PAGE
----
Neurogenic shock is thought to be largely a consequence of a sudden reduction of sympathetic activity and output peripherally after SCI, in particular higher level SCIs. In order to determine how often this complication occurs in recently injured individuals, eight studies were found which investigated the incidence of neurogenic shock during acute SCI. Of these studies, most used the term “neurogenic shock” when defining outcome measures, while others explicitly stated neurogenic shock as being determined by the presence of hypotension and bradycardia or by the presence of hypotension only.
A total of seven observational studies were conducted, examining the occurrence of neurogenic shock upon hospital admission. Zipnick et al. (1993) retrospectively reviewed patients who were admitted to an emergency department, and noted acute neurogenic shock as having an incidence rate of 7% at the time of arrival. Mallek et al. (2012) reviewed patients admitted to a trauma center beginning from their time of admission, and observed a neurogenic shock incidence rate of 8.8%; 24% of these patients had cervical SCI whereas 5.5% had thoracic SCI. Guly et al. (2008) reviewed patients at first presentation to the emergency department. The incidence of neurogenic shock was subdivided by level of injury; 19.3%, 7%, and 3% of cervical, thoracic, and lumbar SCI patients developed neurogenic shock, respectively. Nakao et al. (2012) reviewed cervical SCI patients at 1 month after sustaining injury to investigate the incidence of hypotension. Within this population, 45.3% of patients were hypotensive. In a study by Bilello et al. (2003), patients who had sustained a high cervical (C1-C5) injury were reviewed and compared to patients who had sustained a lower cervical (C6-C7) injury. Patients were studied during the initial 24 hours of their intensive care unit stay (ICU). Neurogenic shock developed in 31% and 24% of high injury and low injury patients, respectively, although there was no significant difference in frequency of occurrence between these groups (p=0.56). Grossman et al. (2012) sought to determine the incidence of various acute complications that arise following SCI. Acutely injured patients were included in the study beginning from the time of hospital admission. Cardiac complications accounted for 21% of the most frequent severe complications, of which 45% was severe bradycardia. Ravensbergen et al. (2014) evaluated SCI patients where data was collected on 5 occasions: at the start of and 3 months into inpatient rehabilitation, at rehabilitation discharge, and at 1 and 5 years after discharge. At the start of inpatient rehabilitation, participants were on average 100 days post injury, and the incidence of hypotension and bradycardia were recorded individually. Within this population, 33% of patients had hypotension and 4.5% of patients had bradycardia at the start of rehabilitation. The authors noted that there was no significant change in the prevalence of these acute complications over time.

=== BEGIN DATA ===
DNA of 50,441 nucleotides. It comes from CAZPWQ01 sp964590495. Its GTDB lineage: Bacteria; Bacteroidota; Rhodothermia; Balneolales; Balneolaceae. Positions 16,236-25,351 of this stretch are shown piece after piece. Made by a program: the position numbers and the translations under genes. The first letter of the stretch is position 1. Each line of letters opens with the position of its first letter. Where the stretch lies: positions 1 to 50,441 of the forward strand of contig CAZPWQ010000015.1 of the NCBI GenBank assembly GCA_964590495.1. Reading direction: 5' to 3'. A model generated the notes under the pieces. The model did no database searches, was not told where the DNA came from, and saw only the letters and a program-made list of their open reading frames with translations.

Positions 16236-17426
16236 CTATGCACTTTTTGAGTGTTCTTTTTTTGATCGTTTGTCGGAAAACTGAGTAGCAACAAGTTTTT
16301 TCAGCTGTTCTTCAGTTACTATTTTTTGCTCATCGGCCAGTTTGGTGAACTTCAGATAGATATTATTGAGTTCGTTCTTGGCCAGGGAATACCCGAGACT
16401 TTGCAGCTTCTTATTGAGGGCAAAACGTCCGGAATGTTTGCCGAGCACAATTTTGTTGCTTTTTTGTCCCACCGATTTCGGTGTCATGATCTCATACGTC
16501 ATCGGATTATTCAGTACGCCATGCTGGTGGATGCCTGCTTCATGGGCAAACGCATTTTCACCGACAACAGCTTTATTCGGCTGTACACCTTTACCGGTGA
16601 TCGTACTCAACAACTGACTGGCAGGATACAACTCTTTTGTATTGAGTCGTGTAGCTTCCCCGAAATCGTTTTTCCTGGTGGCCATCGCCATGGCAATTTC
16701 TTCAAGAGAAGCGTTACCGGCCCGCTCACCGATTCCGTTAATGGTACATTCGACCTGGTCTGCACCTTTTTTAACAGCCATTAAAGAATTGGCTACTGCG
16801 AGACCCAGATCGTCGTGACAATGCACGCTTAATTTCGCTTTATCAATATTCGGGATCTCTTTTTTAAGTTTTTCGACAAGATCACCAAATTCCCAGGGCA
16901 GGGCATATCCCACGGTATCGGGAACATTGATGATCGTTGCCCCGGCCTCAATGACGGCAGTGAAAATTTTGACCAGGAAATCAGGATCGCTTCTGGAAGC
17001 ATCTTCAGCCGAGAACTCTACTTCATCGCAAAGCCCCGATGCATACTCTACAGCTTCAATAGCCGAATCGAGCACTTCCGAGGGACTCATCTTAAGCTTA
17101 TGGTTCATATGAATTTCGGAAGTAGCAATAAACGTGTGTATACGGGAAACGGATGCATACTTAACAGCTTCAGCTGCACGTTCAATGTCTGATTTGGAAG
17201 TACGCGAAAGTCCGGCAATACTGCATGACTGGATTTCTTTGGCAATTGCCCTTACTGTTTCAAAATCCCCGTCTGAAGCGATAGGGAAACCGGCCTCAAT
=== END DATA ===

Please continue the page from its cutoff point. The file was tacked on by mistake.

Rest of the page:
Finally, Tuli et al. (2007) conducted a post-hoc analysis of a multicenter RCT in part to assess the incidence of neurogenic shock among cervical SCI patients. Patients were acutely injured and were assessed beginning at their time of arrival at the emergency department. Neurogenic shock developed in 13% of patients, and was higher among AIS A (17%) and B (18%) patients compared to AIS C/D (7%) patients.
The incidence of neurogenic shock ranges from 7% to 45% in acute SCI patients (based on one RCT and four observational studies; Tuli et al. 2007; Mallek et al. 2012; Nakao et al. 2012; Bilello et al. 2003; Zipnick et al. 1993).
The incidence of neurogenic shock is higher in patients with AIS A and B injuries compared to AIS C and D injuries (based on one RCT; Tuli et al. 2007).
The incidence of neurogenic shock ranges from 19% to 29% in patients with a cervical SCI and from 5.5% to 7% in patients with a thoracic SCI (based on three observational studies; Mallek et al. 2012; Guly et al. 2008; Bilello et al. 2003).
The incidence of neurogenic shock during the acute phase post SCI ranges from 7% to 45%; Patients with cervical injuries have a higher incidence rate than patients with lower-level injuries.